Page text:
Lockheed Martin has unveiled the new aircraft that the US defense company has proposed to India in response to the RFI (Request For Information) of the Indian Air Force for 110 fighters, valued at more than 15 billion USD.
Nicknamed F-21 (designation used by IAI Kfir in the US service) and introduced by the slogans "Make in India" and "The way from India to the F-35", the l & # 39; The aircraft would be built locally in partnership with the Indian group Tata Advanced Systems.
"The F-21 is different, inside and out," said Vivek Lall, vice president of strategy and business development for Lockheed Martin Aeronautics.
However, the aircraft, which would be "specially configured to meet the unique needs of the Indian air force and will integrate India to the largest ecosystem of combat aircraft of the world with the world's largest defense company, "appears to be an improved F-16 Block 70. an upgrade to the configuration of the F-16V, "the world's most technologically advanced 4th generation fighter aircraft in the world," which made its first flight on October 16, 2015, an evolution of the proven version of the F-16 Mid-Life Update (MLU) Common Configuration Improvement Program (CCIP), which had already been introduced in India in the past.
Upgrades to Block 70 included an Active Electronically Scanned Array (AESA), a modern avionics subsystem, COTS, the modern commercial system, the AN / APX-126 Advanced IFF Tracking System (CFT), Fuel Tanks compliance); and a high-speed, high-speed data bus, as well as other basic features such as a Link-16 theater data link, an advanced Sniper targeting pod, advanced weapons, a Precision GPS navigation and automatic ground anti-collision system (automatic GCAS).
One of the most exciting improvements to Block 70 over the base F-16 is Northrop Grumman's AESA APG-83 Advanced Radar, which allows for more extensive detection and tracking ranges, a multi-target trajectory. (more than 20 target paths), a high resolution synthetic synthesis. Open Radar Maps (SAR) for all-terrain precision strikes, air-to-air and air-ground operations intertwined for better situational awareness, operational efficiency and survivability; and robust electronic protection for operations in dense radio frequency (RF) environments.
It is interesting to note that the APG-83 is derived from the highly successful fifth-generation AESA family of fifth generation fighter aircraft, F-22 APG-77 and F-35 APG-81, providing thus to radar the F-16 capabilities of 5th generation platforms. and software compatibility with AESA F-22 and F-35 radars.
Based on the first animations and made available online, the F-21 will incorporate other modifications, the most obvious of which is the IFR system probe (refueling in flight) coming out of the right Dorsal CFT:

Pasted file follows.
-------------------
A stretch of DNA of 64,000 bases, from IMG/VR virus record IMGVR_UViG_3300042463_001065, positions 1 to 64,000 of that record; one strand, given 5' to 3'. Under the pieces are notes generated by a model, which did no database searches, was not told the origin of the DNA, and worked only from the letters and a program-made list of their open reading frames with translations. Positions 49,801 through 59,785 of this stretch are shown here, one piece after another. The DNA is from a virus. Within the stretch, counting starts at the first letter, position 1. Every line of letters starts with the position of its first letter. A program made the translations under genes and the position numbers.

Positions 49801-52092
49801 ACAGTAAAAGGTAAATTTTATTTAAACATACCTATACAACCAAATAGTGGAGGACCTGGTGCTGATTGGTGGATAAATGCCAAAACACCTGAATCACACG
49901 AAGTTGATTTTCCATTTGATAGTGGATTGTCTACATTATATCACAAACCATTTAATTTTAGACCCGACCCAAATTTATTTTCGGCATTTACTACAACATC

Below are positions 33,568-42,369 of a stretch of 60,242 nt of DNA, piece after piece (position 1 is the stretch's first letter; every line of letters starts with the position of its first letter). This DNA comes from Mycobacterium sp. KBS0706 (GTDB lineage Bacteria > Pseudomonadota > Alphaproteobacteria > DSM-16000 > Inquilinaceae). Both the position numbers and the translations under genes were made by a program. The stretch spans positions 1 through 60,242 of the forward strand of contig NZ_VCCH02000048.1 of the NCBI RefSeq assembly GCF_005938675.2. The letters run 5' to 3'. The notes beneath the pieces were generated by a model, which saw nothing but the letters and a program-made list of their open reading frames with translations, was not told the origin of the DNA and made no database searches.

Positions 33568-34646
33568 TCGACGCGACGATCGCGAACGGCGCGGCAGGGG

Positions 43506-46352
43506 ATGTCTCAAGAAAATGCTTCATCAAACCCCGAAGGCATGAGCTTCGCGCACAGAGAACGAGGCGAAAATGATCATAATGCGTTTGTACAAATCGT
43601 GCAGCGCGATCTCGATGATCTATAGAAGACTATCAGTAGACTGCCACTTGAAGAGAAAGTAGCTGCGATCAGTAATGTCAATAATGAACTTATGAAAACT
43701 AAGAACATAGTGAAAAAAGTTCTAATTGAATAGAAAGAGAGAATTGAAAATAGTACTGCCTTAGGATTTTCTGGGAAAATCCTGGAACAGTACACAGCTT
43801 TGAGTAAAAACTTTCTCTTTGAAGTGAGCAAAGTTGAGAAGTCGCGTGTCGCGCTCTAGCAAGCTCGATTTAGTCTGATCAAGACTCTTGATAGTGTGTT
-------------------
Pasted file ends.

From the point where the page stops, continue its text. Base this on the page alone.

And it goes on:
Also noteworthy is the towed lure system deployed from the base of the tail: the F-16 Block 70 would carry the ATD ALE-50 in a pylon under the wing.
The cockpit configuration has also changed a lot. The one proposed by the upgrade of the F-16 Block 70 was an evolution of the basic Viper cockpit with HUD, two large screens on the front panel and a high resolution video CPD (central stand display). .
Based on the Lockheed Martin launch video, the F-21 will feature a wide-angle HUD and a widescreen display very similar to the one used by the F-35.
The F-21, the F-16 with the highest specification, will compete with 7 other aircraft in the IAF offer, more or less the same as the one that competed in a previous attempt to provide 126 fighter jets to the IAF, the Multi-Role Fighter Plane (MMRCA), a rather lengthy and complex program scrapped in 2015 and replaced by a government-to-government agreement with France for the purchase of 36 Rafale jet aircraft.
What are the odds of the Lockheed Martin F-21 entering a service in the Indian Air Force?
Hard to say. As already explained in an interview with the award-winning Indian Defense website, major buying programs are mostly driven by politics and price rather than by capacity and performance.
In addition, Indian aerospace contracts have already proven to be chaotic and ineffective. With several old and new candidates involved in a potential multi-billion dollar sale and a new long selection procedure, there is a significant risk of a MMRCA "reloading": an endless contract procedure with subsequent negotiations similar to those have led to the failure of the original version of MMRCA v1.0.
That said, several years have passed since the first attempt and the Indian Air Force can no longer wait to get rid of its Soviet MiG-21 and MiG-27 jets and return to a number of more squadrons. close to the famous magic. number of 42 mandated by the Cabinet Committee on Security.
So let's see what happens this time.